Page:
The purpose of the Sophus3 EV Index is to provide an objective measure of the readiness of the vehicle market to enable and encourage the mainstream adoption and ownership of electric vehicles (EVs).
We follow the user journey from initial search to model page visit, to sale. We analyse, then factor in, Google search activity to understand the split between interest in EV and ICE vehicles.
Using data from car brands’ digital platforms – which they share through the Sophus3 eDataXchange project – as well as modelling data from Similar Web, we measure the proportion of the huge online audience to automotive sites who visit an EV model page compared to those who visit pages for conventional ICE (internal combustion engine) powered cars.
We also factor in the actual number of vehicles sold by powertrain to see how much consumer interest online translates into purchasing a fully electric vehicle.
An index score of 100 for consumer interest means that curiosity about both powertrains is the same.
Here we measure, firstly, the proportion of electric models on offer from manufacturers compared to ICE cars as an indication of the choice consumers have. We then compare the pricing of the two types of vehicle to calculate any premium that an EV buyer must pay. Pricing is central to differentiating how accessible electric cars really are to consumers, rather than being halo products that a manufacturer expects to sell only in small numbers. ( ‘On the Road’ pricing is used in the calculation which includes all taxes, delivery and other charges. Where a central government subsidy is offered on purchase of an EV, this is included within the price calculations.)
An index score of 100 for affordability and choice means that an equal number of electric and ICE models are offered, and that the pricing of equivalent models is the same.
This pillar measures the availability of public charging points for EVs and compares this to the availability of fuel pumps to support ICE cars. This is a measure designed to show the change over time towards more available public chargers. We do not factor in at home chargers or private business chargers even though these make up a large amount of the charging infrastructure.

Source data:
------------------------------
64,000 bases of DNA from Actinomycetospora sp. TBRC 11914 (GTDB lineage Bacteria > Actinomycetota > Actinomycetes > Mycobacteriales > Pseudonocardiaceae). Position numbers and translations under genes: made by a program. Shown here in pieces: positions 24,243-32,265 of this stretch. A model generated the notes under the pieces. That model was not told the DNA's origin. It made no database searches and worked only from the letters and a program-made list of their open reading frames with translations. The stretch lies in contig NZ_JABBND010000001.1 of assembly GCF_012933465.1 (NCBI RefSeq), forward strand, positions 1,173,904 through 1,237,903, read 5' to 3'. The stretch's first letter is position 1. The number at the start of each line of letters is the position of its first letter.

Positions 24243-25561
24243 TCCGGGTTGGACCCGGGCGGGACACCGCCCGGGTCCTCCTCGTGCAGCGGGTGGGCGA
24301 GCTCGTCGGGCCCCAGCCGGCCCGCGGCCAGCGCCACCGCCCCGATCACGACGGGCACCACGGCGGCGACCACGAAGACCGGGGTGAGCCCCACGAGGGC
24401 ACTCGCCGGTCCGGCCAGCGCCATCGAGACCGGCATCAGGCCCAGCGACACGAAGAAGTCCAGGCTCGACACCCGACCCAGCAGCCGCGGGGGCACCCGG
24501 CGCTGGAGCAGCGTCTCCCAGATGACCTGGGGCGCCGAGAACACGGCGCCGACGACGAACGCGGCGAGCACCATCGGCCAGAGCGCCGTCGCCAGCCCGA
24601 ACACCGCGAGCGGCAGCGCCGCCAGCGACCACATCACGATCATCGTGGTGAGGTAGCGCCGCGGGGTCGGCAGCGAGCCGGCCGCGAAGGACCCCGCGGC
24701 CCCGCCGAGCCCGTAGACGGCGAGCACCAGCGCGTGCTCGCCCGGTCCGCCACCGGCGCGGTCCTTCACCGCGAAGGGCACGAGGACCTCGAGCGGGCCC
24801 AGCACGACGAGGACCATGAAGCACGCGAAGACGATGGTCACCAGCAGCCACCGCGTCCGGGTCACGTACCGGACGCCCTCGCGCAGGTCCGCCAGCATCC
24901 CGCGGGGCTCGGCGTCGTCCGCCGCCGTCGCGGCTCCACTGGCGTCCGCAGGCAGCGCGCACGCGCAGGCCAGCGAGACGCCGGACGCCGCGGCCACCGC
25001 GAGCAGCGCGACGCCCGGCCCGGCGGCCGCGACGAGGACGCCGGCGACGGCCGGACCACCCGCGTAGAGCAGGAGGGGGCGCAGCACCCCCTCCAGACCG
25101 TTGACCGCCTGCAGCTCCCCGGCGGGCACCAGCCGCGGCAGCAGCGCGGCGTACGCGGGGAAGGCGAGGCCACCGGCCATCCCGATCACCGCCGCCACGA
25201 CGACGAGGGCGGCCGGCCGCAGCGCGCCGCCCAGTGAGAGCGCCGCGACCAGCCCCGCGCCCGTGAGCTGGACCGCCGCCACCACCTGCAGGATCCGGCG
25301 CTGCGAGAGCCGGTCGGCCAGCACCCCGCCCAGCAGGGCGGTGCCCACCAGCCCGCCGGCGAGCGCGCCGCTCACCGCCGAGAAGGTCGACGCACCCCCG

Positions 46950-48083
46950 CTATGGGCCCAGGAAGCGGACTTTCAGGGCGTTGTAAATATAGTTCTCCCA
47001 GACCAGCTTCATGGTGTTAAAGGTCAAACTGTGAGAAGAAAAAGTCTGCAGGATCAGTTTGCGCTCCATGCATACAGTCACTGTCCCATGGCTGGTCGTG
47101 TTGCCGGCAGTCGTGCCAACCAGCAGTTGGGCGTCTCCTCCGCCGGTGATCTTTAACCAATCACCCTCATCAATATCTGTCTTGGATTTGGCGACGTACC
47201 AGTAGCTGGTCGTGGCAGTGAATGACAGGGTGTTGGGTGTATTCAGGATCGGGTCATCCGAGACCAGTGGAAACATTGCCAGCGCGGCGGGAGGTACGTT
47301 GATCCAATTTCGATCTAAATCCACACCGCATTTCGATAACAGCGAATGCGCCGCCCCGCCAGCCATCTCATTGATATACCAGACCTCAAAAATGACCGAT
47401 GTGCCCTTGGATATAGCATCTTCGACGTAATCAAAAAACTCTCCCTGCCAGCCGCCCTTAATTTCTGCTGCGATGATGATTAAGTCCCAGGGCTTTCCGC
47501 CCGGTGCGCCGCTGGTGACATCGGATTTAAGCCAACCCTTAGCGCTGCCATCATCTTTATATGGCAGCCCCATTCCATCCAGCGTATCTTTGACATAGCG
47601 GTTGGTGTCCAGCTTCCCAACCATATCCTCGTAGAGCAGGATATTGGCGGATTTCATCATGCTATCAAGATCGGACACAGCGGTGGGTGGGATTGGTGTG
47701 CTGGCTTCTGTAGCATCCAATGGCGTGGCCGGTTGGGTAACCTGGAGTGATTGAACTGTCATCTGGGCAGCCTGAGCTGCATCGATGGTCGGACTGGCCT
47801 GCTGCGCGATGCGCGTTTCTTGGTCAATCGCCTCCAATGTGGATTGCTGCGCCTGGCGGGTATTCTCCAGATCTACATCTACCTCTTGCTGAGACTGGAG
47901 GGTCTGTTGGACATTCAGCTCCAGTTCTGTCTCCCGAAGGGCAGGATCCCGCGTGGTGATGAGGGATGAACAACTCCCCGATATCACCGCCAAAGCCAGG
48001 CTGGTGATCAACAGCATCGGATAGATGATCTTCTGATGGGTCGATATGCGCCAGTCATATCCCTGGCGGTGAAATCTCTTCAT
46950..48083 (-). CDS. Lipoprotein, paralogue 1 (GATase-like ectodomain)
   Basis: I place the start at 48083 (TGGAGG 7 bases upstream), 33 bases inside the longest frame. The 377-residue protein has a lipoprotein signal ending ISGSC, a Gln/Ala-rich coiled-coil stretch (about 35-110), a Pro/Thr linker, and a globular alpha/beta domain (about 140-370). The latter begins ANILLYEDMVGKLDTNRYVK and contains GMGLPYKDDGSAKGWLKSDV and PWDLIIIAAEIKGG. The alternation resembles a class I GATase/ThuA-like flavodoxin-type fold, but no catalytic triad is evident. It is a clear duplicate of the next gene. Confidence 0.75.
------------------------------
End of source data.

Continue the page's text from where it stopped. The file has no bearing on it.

An index score of 100 represents a parity between the ease with which the driver of either type of vehicle can refuel/recharge.
The three separate indices are combined mathematically to give a single number that represents the readiness of a market to go electric. However, in publishing the index we show the contribution of each element because significant shortcomings in one area could effectively stymie progress in other areas. The three pillars are therefore displayed in traffic light colours. Green indicates a good performance where conditions positively encourage EV adoption. Orange indicates limitations in provision where some of the drivers for adoption are just satisfactory. Red indicates that a set of conditions exist that actively discourage or even block consumers from wanting or being able to buy an EV.
(Any index scoring below 16% is shown as red, between 16–75% as orange, whilst a value above 75% is shown as green.)
Sophus3 makes the EV Index available for free to the many and varied interest groups following or promoting the growth of the electric vehicle sector, be they vehicle manufacturers, environmental groups, marketeers or governmental agencies.
In that spirit of openness we welcome comments and feedback, as well as suggestions as to how the index could be enhanced and used more effectively.